Ian Baker

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Live HD Video Broadcast

Kink.com is the world's largest fetish adult media company. I worked there as a Broadcast and Encoding Engineer from late 2006 through mid 2010.

One of my first tasks at Kink.com was to design and deploy a system for live streaming of paid HD content. I undertook this project in the awareness that, in early 2007, live HD on the Internet was still highly experimental. To my knowlege, we were the first company in any market to succeed in producing a successful scheduled, regular broadcast.

After experimenting with many permutations of hardware and software, our initial deployment settled on a group of Canon XL-H1 cameras, connected via my own custom HD-SDI/timecode/genlock cable snakes to a Panasonic AV-HS300 switcher (we received unit #47, one of the first deployed commercially in the USA). From there, signal was ingested using a Blackmagic Multibridge, into a Windows Media Encoder and a separate hard drive recorder. We encoded a multi-bitrate stream, which was distributed using a load-balanced Windows Media Server cluster.

We chose WMS at the time, as it was the only encoding platform with widely available player support that could be convinced to talk to HD capture hardware.

Audio ran over an entirely separate path: from ambient room mics, through a small mixer, to a DSP processor, and into the Multibridge. The DSP was present for compression and video sync, as in-camera HD-SDI encoding introduces 55-105ms of delay, depending on camera model. Camera audio wasn't available, as the XL-H1 doesn't encode audio on HD-SDI.

Timecode and genlock were maintained from a central source, distributed via wire to the individual cameras. All hardware was contained in a single wheeled flypack that could be moved easily between sets.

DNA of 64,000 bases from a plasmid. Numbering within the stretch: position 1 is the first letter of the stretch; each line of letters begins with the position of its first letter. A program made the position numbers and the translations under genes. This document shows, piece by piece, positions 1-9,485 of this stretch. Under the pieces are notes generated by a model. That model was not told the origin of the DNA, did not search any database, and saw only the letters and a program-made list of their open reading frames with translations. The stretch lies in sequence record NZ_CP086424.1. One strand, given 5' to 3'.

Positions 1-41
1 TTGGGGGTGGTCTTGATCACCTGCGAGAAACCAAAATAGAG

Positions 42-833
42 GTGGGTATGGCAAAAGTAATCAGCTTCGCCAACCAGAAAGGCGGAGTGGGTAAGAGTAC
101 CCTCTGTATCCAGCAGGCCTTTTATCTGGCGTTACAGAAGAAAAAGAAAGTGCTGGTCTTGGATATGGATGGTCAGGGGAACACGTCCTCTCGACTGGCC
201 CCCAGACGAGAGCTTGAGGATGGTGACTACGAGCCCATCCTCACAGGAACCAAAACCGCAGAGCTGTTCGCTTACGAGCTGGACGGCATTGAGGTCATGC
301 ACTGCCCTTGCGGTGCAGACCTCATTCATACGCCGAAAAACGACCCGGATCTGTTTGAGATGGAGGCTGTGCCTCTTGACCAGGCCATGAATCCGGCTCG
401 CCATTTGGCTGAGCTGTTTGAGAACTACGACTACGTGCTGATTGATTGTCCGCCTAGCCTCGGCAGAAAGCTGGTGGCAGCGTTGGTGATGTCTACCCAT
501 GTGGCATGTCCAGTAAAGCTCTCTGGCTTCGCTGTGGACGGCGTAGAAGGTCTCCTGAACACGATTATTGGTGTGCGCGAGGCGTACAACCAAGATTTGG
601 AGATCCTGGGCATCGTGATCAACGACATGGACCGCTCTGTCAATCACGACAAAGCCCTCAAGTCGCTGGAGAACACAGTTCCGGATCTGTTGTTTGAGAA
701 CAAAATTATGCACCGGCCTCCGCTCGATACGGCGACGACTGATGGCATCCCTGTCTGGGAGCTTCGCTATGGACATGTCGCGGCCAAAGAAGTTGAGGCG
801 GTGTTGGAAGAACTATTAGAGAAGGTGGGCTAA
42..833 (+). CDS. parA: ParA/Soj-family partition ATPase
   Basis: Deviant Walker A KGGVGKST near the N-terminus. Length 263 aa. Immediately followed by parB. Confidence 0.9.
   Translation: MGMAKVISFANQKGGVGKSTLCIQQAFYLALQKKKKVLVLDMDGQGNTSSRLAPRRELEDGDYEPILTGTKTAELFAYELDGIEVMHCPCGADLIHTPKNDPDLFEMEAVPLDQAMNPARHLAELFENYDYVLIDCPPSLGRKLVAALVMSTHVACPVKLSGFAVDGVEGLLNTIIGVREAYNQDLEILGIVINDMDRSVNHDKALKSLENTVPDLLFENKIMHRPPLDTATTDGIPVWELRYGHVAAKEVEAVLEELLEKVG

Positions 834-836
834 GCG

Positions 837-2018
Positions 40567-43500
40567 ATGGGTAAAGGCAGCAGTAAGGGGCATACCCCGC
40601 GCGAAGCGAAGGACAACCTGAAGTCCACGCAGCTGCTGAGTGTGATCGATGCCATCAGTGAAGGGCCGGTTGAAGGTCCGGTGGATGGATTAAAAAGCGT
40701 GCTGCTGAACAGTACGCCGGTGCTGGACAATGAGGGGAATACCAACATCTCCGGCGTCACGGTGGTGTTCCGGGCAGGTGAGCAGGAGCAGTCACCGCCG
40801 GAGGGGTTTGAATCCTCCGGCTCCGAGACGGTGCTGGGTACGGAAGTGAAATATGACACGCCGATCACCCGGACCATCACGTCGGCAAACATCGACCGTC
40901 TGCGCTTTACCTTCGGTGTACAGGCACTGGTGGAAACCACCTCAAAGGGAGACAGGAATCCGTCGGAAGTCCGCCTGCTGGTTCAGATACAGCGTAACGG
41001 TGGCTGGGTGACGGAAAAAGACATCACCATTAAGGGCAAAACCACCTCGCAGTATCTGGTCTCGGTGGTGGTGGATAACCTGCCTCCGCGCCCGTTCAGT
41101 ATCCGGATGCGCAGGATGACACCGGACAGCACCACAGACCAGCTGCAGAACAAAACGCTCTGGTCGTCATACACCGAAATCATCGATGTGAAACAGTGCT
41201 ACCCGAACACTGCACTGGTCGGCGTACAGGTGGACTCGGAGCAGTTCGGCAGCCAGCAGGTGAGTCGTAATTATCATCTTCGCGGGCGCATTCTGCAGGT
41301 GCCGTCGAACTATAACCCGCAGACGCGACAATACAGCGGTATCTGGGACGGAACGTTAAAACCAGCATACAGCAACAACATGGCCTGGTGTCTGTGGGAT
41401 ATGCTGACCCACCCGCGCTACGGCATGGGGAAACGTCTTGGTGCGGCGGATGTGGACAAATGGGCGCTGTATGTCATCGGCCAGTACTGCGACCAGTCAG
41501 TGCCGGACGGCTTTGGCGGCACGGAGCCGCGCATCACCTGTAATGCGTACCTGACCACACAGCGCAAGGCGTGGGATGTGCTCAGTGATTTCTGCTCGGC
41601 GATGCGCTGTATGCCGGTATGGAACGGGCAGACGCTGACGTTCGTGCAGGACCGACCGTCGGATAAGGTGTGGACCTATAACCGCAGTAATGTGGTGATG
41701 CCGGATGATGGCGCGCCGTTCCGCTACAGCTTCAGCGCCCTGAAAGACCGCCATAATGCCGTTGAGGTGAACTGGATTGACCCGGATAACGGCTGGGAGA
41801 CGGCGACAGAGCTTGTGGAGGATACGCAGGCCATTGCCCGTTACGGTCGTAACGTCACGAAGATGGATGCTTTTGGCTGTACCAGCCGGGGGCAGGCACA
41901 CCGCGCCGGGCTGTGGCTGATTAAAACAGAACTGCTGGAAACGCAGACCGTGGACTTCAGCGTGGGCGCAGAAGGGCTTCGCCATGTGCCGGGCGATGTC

The whole system was interesting enough that it got us a bit of press:

Earlier this month, Kink.com began streaming live 1080i high-definition video--at a time when mainstream sites such as CNN.com offer jerky, blurry pre-edited clips at roughly one-tenth the resolution of high-def.

"I haven't actually seen live high-def streaming elsewhere," Acworth said.

-- "At Kink.com, A Live Tool Against Piracy", CNet News, March 30, 2007.

In addition to deploying the technology, I contributed significantly to the design and implementation of the production process for these shows -- everything from specifying the crew roles that would be necessary, to the configuration of the crew's communications system.

The Internet video industry moves very fast these days. Live HD is now an industry standard, and the system we made in 2007 would be positively decrepit. At Kink, it's evolved considerably. Now, the entire 250,000 square foot production facility is permanently wired with HD-SDI, all leading to an encoding farm pushing multiple streams 24/7, via 3rd-party CDN, directly to customers' flash players.

The current system is reliable, stable, and easy enough to use that any member of the production staff can broadcast a show live with zero planning. I was intimately involved with every incremental system update.